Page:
Background: The prevalence of extreme obesity and the popularity of bariatric surgery have increased dramatically in recent years. Many surgery programs require that candidates undergo a preoperative psychological evaluation, but no consensus exists for guiding mental health professionals in the conduct of these evaluations.
Method: A survey was sent to bariatric surgeons, who were asked to distribute the surveys to the mental health professionals to whom they refer surgery candidates for preoperative evaluations. 194 respondents provided information on the assessment methods they use, which psychosocial domains are the focus of their evaluations, and what they consider to be contraindications to surgery. Responses to open-ended questions were coded for content.
Results: Most respondents reported using clinical interviews (98.5%), symptom inventories (68.6%), and objective personality/psychopathology tests (63.4%). A minority used tests of cognitive function (38.1%) and projective personality tests (3.6%). Over 90% of respondents listed mental health issues among the most important areas to assess. Similarly, 92.3% listed psychiatric issues as "clear contraindications" to surgery, but no specific disorder was listed by a majority of respondents. Issues related to informed consent and treatment adherence were the non-psychiatric domains most frequently listed as important areas to assess and as contraindications to surgery.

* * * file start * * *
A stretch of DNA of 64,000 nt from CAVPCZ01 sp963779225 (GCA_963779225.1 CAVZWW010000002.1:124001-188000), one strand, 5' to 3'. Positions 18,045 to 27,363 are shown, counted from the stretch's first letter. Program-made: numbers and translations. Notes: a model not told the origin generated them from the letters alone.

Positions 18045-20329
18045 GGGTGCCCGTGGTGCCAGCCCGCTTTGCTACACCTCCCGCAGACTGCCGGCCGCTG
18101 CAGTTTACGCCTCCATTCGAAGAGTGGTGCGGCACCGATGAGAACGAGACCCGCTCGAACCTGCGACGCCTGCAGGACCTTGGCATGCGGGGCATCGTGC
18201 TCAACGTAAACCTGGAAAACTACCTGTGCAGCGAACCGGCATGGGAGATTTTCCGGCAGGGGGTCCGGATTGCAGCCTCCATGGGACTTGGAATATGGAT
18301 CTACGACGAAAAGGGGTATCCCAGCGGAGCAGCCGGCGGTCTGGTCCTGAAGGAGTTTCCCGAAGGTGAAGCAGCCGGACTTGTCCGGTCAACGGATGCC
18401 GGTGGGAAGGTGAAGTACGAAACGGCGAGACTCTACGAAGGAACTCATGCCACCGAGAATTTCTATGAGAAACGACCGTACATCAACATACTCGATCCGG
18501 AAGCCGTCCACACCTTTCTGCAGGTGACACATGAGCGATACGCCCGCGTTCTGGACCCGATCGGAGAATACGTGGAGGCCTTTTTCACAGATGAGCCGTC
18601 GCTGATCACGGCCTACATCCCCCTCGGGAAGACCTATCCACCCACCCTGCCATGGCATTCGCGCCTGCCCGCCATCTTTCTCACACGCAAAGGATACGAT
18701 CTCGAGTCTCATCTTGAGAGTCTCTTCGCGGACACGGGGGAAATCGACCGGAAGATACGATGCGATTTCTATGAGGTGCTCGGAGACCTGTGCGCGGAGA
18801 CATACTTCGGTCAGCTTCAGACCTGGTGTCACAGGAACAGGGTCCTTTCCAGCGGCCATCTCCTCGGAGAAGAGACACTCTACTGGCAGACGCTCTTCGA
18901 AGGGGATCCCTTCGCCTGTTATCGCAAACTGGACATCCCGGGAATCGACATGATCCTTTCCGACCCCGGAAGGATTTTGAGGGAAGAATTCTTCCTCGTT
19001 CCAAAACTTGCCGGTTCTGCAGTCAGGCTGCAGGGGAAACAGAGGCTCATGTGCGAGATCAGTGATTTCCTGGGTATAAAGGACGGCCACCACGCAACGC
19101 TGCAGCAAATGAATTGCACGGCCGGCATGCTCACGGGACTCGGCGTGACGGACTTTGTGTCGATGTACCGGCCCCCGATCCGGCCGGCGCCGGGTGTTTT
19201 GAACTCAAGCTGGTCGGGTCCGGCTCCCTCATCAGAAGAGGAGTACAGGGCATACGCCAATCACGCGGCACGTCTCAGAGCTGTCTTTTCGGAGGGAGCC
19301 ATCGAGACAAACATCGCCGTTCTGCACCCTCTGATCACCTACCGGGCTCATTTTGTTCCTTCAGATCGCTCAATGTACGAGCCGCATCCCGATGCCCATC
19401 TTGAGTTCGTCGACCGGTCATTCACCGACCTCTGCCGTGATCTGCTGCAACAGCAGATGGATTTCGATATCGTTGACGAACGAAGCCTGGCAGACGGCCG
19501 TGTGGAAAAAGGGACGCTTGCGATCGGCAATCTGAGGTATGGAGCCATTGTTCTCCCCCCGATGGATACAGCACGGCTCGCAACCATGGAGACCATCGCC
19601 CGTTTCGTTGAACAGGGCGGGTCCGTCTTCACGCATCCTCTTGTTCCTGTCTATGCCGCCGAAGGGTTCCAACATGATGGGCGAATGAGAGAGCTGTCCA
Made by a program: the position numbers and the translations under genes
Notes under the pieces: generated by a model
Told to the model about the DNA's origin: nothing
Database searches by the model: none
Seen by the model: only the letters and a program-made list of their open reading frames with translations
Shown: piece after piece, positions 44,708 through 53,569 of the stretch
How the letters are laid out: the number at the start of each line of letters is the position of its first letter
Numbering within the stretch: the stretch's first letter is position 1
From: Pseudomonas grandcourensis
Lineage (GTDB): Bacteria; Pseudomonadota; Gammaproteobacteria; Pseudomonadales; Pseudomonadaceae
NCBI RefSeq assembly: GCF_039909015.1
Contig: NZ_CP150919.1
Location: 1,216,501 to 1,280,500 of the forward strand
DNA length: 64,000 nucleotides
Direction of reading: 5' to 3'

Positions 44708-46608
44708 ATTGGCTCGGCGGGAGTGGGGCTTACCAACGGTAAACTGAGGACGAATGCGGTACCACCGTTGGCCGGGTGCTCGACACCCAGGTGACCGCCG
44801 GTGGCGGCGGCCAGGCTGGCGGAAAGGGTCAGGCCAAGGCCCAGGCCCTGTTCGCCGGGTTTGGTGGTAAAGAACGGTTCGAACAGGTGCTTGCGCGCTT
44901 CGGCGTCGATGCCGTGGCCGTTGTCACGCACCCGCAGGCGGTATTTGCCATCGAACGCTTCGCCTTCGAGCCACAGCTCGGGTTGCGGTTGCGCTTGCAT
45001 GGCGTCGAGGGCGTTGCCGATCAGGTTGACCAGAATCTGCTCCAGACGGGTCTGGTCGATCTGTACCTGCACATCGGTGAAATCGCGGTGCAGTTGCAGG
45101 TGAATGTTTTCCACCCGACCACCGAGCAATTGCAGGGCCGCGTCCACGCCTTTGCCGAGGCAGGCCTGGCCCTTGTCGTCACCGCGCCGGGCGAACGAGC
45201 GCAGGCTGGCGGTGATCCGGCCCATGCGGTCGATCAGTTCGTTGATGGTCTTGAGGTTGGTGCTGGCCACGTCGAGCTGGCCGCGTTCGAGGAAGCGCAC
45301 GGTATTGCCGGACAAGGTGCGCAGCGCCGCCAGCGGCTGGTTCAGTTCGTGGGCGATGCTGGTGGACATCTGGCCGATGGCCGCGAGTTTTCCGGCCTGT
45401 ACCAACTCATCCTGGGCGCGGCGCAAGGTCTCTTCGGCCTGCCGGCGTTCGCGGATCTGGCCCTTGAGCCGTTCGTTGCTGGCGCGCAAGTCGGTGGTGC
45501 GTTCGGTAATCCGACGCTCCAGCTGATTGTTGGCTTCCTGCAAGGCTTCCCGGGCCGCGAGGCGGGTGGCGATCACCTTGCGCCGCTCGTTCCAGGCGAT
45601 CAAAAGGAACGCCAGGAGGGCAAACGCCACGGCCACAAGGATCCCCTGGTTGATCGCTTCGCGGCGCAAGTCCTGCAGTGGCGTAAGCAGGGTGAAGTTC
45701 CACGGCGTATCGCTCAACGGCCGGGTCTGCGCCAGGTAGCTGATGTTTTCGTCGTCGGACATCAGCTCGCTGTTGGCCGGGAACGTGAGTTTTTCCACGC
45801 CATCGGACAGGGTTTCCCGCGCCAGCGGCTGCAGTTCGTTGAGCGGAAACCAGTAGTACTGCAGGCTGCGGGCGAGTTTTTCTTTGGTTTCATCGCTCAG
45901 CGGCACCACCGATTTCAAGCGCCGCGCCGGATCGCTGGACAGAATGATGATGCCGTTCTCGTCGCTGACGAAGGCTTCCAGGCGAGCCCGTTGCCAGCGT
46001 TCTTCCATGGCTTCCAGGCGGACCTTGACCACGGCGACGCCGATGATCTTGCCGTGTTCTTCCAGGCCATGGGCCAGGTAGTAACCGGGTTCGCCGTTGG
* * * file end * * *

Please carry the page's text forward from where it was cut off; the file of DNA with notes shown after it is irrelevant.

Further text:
Conclusion: The assessment practices of mental health professionals who evaluate bariatric surgery candidates vary widely. No consensus is likely to emerge until large long-term studies identify consistent psychosocial predictors of poor postoperative outcomes.